Matthew Sudds's accused killer has a violent past

Matthew Sudds's accused killer has a violent past

The man accused of first-degree murder in the death of Matthew Sudds has a violent past, Parole Board of Canada documents reveal.

Halifax police say 32-year-old Ricardo Jerrel Whynder was arrested Friday without incident in Surrey, B.C.

He has arrived in Halifax to answer to charges related to Sudds's killing, marking the next chapter in what has been a long and violent history.

Taxi driver shooting

In 2002, Whynder was sentenced to seven years and nine months in prison for shooting taxi driver Ronnie Lambert. 

Whynder was 17 at the time of the shooting but was tried in adult court. Parole documents say Lambert required hospitalization and surgery. 

Although he survived, the shooting left him blind, unable to work and reliant on help from others to get by. 

The documents make a point to mention that Whynder was completely sober during the attack.

'Violent impulses'

The violence didn't stop when Whynder was in prison. 

Parole hearing documents say Whynder was convicted of aggravated assault after stabbing a fellow inmate with a shank, puncturing the man's lung.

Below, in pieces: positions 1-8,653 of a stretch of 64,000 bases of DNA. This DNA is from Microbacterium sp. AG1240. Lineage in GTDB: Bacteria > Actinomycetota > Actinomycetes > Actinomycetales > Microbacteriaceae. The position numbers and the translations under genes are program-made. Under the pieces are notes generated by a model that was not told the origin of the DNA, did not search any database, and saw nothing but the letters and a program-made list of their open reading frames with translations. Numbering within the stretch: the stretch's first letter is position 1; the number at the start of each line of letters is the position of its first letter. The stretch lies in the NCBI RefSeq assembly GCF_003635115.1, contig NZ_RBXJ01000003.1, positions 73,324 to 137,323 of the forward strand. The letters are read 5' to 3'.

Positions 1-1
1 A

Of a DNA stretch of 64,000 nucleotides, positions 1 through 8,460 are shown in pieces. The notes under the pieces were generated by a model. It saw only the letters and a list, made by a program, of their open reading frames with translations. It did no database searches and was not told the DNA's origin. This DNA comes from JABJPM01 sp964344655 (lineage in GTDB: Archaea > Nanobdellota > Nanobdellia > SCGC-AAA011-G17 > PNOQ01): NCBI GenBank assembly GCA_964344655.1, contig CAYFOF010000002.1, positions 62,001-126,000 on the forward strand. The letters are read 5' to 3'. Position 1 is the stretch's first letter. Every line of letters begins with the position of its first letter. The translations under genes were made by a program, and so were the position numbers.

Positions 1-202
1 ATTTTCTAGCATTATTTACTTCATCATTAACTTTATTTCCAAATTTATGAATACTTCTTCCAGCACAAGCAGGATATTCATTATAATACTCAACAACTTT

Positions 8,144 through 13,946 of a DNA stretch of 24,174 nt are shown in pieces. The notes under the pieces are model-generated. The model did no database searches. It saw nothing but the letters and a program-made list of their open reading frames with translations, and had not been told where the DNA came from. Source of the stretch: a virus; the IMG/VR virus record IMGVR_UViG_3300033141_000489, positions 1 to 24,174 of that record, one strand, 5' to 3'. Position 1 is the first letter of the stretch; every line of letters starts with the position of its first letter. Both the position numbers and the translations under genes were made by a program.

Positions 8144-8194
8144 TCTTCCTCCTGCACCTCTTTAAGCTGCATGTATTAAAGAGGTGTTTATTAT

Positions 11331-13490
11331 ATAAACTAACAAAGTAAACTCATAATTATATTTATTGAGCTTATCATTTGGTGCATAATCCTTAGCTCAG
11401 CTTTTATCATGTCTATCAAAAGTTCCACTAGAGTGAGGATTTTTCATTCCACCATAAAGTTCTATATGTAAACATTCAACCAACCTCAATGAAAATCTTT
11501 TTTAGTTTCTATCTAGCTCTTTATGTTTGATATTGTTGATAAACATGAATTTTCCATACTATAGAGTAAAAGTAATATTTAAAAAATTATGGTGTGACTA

Also while in prison, Whynder was convicted of assaulting two corrections officers.​

Those crimes added to the length of his sentence.

The parole board wrote that Whynder demonstrated difficulties controlling "violent impulses."

'Likely to commit an offence' if released early

Whynder had six parole hearings during his time in prison, all of which concluded that if was released early he would be "likely to commit an offence causing the death of, or serious harm, to another person."

He was released from prison in April 2013.

Sudds's body was found off Africville Road in Halifax, near the shores of the Bedford Basin, in October 2013.

Police said the 24-year-old was shot to death.

Whynder appeared in a Halifax court on Tuesday and is due back in court on March 24.

He has an unrelated court date on March 22 in Dartmouth to answer to charges of drug trafficking.